Trinidad Moruga scorpion
|Trinidad Moruga scorpion|
|Origin||Moruga, Trinidad and Tobago|
|Scoville scale||1,200,000 average SHU|
The Trinidad Moruga scorpion (Capsicum chinense) is a chili pepper native to the village of Moruga, Trinidad and Tobago. It is one of the spiciest chilies in the world. In 2012, New Mexico State University's Chile Pepper Institute identified the Trinidad Moruga scorpion as the hottest chili at that time, with heat of 1.2 million Scoville heat units (SHUs). In 2017 according to Guinness World Records, the hottest pepper was the Carolina Reaper, with 1.6 million SHU.
Paul Bosland, a chili pepper expert and director of the Chile Pepper Institute, said, "You take a bite. It doesn't seem so bad, and then it builds and it builds and it builds. So it is quite nasty."
Aside from the heat, the Trinidad Moruga scorpion has a tender fruit-like flavor, which makes it a sweet-hot combination. The pepper can be grown from seeds in most parts of the world. In North America, the growing season varies regionally from the last spring hard frost to the first fall hard frost. Freezing weather ends the growing season and kills the plant, but otherwise they are perennials which grow all year, slowing in colder weather.
- Pepper X
- Trinidad Scorpion Butch T pepper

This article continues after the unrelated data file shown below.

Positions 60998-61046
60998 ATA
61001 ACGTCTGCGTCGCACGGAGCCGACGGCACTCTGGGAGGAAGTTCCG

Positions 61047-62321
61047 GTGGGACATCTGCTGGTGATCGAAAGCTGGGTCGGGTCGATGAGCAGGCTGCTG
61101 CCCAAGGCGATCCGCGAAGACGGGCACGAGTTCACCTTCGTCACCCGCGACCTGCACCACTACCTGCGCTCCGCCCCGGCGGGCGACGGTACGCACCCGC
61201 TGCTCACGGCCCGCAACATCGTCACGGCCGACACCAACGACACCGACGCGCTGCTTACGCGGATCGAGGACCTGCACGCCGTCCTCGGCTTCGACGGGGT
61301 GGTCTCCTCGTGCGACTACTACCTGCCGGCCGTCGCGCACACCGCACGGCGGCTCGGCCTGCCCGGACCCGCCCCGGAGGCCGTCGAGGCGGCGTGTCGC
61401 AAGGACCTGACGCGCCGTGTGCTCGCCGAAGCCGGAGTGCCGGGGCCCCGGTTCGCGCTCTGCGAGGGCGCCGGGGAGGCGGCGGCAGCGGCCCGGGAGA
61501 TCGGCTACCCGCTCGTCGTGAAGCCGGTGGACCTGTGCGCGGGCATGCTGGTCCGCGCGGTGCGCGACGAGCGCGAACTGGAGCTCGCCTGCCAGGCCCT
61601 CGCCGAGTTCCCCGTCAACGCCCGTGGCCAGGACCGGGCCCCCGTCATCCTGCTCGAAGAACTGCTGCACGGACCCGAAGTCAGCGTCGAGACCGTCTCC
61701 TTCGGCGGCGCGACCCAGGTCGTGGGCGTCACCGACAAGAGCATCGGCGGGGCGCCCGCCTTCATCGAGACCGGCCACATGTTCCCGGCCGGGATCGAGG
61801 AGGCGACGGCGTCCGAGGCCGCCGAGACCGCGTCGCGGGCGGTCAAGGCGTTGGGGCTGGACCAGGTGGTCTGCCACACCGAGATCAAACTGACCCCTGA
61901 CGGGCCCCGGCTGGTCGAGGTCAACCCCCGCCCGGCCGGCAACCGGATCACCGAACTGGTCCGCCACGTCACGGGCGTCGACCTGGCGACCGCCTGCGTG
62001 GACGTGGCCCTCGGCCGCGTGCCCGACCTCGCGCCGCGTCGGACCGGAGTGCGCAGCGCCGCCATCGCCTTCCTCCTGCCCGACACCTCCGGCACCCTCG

- List of Capsicum cultivars
- Race to grow the hottest pepper
- "Top 10 World's Hottest Peppers [2020 Update] New Hottest Pepper".
- Justin Bannister (2012-02-13). "NMSU's Chile Pepper Institute names the Trinidad Moruga Scorpion hottest pepper on earth". Retrieved 2013-11-26.
- "Hottest chilli pepper". Guinness World Records. 2017-08-11. Retrieved 2018-06-08.
- Charles Kong Soo (February 14, 2016). "Cut out the middleman, help people earn $$". The Trinidad Guardian. Retrieved February 14, 2016.
- Caz Hildebrand (2018). An Anarchy of Chilies. Thames & Hudson. ISBN 978-0-500-02183-5.
- Susan Montoya Bryan (February 15, 2012). "Chile experts: Trinidad Moruga Scorpion is hottest". Associated Press. Retrieved November 26, 2013.
- Joshi, Monika (2012-03-11). "Chile Pepper Institute studies what's hot". Your life. USA Today. Archived from the original on 2012-03-12.